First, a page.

The intellectual authors of the plan for the coup – Eduardo Cunha, declared guilty by the Supreme Court and with millions banked in overseas accounts, and Michel Temer, cited by accusers in the Lava-Jato scandal – crawled out from the underground where they always worked and joined with the loser of the last election, Aécio Neves, to legitimate the coup. Now they shamelessly show their cynical, conspiratorial faces to the light of day, protected by the barons of media, the large landowners, executives of multinational enterprises, bankers and many other opportunists.
Attacks on social and labor rights by Temer’s government-by-coup are the greatest demonstration that big business, both Brazilian and from abroad, financed the coup and now is reversing pro-worker and social welfare reforms.
It signifies a reduction or extinction of rights won by long struggle, from the 1943 Consolidation of Labor Laws through the 1988 constitutional social programs, which have enabled Brazil – although more slowly than we would have preferred – to leave behind its past as a country of impoverished people, hungry, illiterate, sick, homeless and without access to clean water, jobless, and without dental and medical care.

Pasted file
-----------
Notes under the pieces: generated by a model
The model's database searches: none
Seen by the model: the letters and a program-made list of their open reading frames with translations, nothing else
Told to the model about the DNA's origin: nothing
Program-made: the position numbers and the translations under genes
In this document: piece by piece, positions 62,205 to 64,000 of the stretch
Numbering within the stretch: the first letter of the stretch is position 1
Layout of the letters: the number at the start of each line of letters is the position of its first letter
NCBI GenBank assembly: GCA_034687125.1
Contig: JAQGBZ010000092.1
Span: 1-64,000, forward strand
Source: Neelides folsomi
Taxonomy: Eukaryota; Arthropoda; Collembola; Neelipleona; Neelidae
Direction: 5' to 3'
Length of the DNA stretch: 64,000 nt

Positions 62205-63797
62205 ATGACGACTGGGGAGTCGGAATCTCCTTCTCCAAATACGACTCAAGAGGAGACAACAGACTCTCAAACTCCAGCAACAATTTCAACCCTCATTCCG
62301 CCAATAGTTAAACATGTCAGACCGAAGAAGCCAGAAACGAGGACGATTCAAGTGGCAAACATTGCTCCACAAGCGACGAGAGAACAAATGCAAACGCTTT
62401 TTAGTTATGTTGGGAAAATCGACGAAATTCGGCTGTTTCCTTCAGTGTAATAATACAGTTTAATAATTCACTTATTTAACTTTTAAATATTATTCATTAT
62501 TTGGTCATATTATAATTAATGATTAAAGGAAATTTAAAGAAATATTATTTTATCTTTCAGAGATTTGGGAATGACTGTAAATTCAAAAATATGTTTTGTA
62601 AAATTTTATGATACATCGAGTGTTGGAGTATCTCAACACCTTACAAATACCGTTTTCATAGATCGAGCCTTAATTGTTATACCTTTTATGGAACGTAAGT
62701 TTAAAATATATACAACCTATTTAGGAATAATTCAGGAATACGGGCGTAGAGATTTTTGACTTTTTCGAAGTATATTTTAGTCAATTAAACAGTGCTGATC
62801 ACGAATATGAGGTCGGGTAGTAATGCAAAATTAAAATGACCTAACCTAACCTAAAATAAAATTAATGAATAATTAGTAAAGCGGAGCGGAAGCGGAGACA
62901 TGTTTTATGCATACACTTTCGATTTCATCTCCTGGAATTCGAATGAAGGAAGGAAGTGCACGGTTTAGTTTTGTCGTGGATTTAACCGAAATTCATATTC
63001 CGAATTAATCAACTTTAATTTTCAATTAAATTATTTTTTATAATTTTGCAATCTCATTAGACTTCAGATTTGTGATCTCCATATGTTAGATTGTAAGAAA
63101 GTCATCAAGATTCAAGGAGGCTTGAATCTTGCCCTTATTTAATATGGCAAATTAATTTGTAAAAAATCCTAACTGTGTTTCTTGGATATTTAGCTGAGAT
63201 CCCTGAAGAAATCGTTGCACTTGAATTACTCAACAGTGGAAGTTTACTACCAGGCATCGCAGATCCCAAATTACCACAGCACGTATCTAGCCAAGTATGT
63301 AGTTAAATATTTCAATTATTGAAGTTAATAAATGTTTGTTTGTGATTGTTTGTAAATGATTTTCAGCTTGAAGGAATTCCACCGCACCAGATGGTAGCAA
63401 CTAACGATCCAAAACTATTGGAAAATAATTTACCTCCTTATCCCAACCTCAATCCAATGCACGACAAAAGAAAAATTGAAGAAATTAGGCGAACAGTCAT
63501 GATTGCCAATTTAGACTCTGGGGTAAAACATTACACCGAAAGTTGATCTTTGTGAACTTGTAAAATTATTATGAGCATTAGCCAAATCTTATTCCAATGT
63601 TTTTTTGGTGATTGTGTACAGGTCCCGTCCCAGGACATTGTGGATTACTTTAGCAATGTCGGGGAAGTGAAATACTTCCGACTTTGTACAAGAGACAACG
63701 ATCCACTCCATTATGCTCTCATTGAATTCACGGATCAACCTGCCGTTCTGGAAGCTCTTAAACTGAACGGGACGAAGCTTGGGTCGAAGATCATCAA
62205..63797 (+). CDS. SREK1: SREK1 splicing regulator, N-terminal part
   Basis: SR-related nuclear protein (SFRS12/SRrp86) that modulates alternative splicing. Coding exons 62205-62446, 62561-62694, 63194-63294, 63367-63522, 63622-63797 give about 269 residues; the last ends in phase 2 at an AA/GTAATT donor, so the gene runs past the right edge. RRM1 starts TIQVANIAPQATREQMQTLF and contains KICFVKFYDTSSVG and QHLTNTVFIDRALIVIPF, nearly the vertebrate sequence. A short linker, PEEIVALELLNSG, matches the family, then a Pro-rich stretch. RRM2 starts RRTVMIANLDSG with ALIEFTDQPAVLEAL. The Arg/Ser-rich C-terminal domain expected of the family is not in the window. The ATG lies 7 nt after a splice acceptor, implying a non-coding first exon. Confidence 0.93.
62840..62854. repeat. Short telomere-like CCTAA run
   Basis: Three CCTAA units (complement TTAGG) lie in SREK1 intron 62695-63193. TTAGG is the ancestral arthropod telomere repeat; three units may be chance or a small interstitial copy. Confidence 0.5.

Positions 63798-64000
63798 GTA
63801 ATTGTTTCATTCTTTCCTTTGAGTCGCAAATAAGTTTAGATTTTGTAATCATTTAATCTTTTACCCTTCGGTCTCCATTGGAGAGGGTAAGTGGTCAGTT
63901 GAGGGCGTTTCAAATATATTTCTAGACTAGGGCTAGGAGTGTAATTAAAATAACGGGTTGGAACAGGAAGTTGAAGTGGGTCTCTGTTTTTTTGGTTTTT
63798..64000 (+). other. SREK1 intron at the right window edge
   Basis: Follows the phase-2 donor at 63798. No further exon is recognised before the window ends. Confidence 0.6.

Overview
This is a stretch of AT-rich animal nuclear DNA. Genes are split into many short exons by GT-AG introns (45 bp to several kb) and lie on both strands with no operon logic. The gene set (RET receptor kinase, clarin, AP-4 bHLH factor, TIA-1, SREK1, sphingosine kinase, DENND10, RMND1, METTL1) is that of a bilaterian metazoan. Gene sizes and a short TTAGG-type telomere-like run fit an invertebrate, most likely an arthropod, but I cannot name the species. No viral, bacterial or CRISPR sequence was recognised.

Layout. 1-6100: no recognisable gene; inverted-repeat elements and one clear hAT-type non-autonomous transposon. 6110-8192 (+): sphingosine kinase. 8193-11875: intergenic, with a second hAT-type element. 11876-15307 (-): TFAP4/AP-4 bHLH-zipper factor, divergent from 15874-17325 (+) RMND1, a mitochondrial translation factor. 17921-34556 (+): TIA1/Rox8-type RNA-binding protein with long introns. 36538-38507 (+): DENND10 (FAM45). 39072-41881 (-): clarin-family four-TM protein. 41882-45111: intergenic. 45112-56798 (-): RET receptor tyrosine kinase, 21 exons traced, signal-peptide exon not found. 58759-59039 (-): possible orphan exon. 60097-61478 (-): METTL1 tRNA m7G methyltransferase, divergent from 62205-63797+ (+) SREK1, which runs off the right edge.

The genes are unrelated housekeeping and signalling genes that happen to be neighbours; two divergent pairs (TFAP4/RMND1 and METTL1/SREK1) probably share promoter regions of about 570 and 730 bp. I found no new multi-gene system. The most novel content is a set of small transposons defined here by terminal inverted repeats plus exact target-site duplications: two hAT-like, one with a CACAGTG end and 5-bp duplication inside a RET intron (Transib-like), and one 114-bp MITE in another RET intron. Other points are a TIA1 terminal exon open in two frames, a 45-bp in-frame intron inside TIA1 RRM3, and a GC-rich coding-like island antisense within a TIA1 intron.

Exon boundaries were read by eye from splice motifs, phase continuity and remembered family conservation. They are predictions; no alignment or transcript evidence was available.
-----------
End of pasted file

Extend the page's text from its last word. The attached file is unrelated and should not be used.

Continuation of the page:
All the proposals submitted to date by the coup regime go against the interests of the working class. The latest of these, a cut in funding for literacy programs, has just been announced by the illegitimate government. Freezing of public funding for 20 years, linked only by a correction to inflation, will leave millions of people without their admittedly modest yet essential health, education, security and leisure time services that exist today. The illegitimate Ministry of Health has already said that the national health service, for example, is excessively big, and therefore must be cut, made smaller and dismantled. As for education, a reduction or elimination of programs such as Science Without Borders, among others, has been announced.